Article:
2.   The Vendor Hall was bustling with activity. I especially enjoyed seeing some of the Advanced Reader copies and walking by authors (whether I knew them or not), it has a sort of "rock concert" feel!  I spent some time in a maker space booth using copper tape to create a light up firefly pin! I'm looking forward to checking out this organization more closely. 


3. Affiliate Assembly offers opportunities to meet, listen and connect.  This year was no exception.   You can read a detailed blog post by Jennifer Reed here.  
The Ask Me How School Librarians Transform Learning campaign was introduced: 



Use these as an "elevator speech" or talking points whenever the opportunity arises. 


4.  The knowledge that Kathy Lowe, Judi Paradis, Jennifer Reed and Amy Short possess collectively is amazing.  I count myself lucky to be able to learn from them.  I continue to strive to understand how to continue to move the Association to meet our memberships needs. Attending ALA Midwinter is just part of that puzzle! 


Thanks for reading! 

Saturday, February 7, 2015

Chicago Take Aways

Now that I've had a few days to shovel and think, here are some thoughts on our trip to ALA Midwinter Meeting in Chicago that I hope you'll find enlightening:

  • The AASL Conference in Columbus next October should be terrific.  Kathy Lowe and Deb Logan are the co-chairs and have assembled an outstanding group to plan a cutting-edge conference for school librarians and their administrators,  The conference committee is offering free registration to any administrator accompanying a librarian.  The author line up is nothing-short of astonishing, and the keynote speakers, preconference offerings and local events sound great.  We were all especially taken with the social media platform being used for the conference.  Check out the "rebel mouse" feed here.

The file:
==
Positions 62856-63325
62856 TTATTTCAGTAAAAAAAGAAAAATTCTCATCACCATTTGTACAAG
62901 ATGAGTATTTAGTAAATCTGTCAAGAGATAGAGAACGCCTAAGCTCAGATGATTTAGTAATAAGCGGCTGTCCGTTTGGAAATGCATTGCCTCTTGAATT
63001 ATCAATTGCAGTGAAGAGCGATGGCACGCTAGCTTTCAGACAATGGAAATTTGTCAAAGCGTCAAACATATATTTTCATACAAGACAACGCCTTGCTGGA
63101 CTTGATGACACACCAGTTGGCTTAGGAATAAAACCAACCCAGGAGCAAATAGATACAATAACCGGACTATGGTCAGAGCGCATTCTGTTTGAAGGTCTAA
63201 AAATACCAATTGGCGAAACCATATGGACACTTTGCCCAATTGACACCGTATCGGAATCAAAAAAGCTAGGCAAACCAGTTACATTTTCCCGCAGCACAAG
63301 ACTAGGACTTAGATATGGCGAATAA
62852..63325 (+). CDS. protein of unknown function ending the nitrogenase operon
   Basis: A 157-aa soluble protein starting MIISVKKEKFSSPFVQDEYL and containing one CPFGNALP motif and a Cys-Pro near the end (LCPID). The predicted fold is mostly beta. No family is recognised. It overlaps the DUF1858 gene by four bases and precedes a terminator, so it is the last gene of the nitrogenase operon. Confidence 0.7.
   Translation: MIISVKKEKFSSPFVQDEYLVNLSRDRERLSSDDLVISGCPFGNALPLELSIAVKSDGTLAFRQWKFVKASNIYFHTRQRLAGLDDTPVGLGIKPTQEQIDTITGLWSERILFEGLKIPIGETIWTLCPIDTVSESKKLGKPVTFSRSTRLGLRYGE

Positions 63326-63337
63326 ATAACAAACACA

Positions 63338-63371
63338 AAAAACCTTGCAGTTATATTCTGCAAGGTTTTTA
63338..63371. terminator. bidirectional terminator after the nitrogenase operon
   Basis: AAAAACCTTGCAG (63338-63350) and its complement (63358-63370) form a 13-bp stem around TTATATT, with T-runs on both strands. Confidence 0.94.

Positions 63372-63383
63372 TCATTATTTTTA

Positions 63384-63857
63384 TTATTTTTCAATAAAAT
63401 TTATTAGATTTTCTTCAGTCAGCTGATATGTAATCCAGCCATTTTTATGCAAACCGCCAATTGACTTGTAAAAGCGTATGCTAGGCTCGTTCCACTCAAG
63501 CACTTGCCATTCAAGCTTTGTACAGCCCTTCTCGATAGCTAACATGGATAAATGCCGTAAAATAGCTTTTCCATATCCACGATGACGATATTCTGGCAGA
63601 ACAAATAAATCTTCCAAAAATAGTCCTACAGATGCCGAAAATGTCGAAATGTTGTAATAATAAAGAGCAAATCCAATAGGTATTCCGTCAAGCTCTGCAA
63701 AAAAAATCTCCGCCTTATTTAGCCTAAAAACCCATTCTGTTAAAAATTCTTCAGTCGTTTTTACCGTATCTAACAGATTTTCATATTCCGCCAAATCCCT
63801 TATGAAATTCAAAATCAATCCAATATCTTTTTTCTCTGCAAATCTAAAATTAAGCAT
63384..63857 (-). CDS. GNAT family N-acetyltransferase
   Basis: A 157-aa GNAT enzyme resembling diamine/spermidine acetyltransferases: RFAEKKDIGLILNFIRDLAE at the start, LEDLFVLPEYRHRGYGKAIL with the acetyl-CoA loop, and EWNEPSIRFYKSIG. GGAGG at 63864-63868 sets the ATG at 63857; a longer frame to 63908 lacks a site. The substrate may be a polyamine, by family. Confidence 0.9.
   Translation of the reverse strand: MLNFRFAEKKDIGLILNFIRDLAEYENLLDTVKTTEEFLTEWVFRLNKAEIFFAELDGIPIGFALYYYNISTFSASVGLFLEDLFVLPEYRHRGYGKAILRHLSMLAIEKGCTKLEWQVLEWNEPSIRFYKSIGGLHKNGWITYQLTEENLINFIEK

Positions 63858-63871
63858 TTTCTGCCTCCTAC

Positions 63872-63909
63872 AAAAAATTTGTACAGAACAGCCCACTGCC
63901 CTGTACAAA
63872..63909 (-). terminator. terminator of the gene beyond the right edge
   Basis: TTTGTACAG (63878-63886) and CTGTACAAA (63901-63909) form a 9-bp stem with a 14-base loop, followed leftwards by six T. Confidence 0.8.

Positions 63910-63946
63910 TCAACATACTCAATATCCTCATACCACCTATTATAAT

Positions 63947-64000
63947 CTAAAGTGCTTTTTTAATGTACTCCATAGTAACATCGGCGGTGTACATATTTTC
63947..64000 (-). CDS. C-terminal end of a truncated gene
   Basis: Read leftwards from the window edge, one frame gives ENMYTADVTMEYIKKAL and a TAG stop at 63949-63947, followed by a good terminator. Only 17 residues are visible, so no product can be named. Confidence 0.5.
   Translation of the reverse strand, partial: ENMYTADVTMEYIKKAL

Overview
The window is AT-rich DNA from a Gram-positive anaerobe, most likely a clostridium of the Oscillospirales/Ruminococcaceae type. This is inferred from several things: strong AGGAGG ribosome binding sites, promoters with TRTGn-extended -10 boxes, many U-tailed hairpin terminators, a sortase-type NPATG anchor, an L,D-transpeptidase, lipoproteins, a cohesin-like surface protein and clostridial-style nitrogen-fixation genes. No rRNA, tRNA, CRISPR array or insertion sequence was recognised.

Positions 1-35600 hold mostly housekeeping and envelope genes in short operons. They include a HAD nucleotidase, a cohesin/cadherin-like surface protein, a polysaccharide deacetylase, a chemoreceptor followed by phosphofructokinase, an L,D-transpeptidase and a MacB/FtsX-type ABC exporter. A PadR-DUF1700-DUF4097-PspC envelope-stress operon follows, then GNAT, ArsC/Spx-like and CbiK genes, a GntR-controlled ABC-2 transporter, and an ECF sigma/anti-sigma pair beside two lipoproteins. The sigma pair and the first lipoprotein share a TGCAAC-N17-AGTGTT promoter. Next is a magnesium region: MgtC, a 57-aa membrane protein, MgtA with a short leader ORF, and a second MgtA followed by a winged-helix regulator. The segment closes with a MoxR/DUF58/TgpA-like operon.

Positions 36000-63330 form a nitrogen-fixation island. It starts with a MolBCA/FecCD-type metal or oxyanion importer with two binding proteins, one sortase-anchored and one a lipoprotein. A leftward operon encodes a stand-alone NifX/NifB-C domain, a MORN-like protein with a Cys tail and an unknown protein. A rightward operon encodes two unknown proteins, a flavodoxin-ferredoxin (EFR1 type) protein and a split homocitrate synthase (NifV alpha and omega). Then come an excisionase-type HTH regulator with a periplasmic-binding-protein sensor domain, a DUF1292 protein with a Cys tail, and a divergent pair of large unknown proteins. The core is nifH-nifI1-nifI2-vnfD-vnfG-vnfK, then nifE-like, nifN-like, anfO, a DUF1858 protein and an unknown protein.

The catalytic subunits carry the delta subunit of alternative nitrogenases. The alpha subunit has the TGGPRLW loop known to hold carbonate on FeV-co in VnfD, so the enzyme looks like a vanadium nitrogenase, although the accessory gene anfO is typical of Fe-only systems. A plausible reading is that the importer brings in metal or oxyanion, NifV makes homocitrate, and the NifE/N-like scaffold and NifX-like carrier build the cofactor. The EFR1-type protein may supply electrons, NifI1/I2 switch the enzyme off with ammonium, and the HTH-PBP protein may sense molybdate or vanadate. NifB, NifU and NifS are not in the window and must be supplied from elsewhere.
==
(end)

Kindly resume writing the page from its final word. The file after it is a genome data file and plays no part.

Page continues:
• Anita Cellucci and I spent hours and hours in conversation about the future of MSLA.  The more I learn about Anita, the more impressed I become.  She's smart, thoughtful, and earnest about her own practice.  She's forward-looking about the school library field, and asks lots of good questions.  We talked a lot about how we can make our organization more useful to members, provide more targeted professional development, and more networking opportunities.  
  • Kathy Lowe, Amy Short and Jennifer Reed know everyone.  When you travel with these women, you are constantly meeting librarians who are at the top of their game.  The informal conversations in hotel lobbies, at dinner, and before and after sessions are often enlightening and provide us with connections that can guide us in our work with the Massachusetts School Library Association.
  • The technology at Midwinter was frustrating.  Lots of meeting rooms did not have good (or any) wifi connection, and lots of sessions were relying on pads and easels rather than google docs to capture ideas.  There were sessions where we sat and got talked to, rather than sharing our ideas.  All these moments confirmed for us that if school librarians are going to be taken seriously, we need to show that we use technology on the same level as our peers at ISTE, and that we need to make our PD interactive and participatory.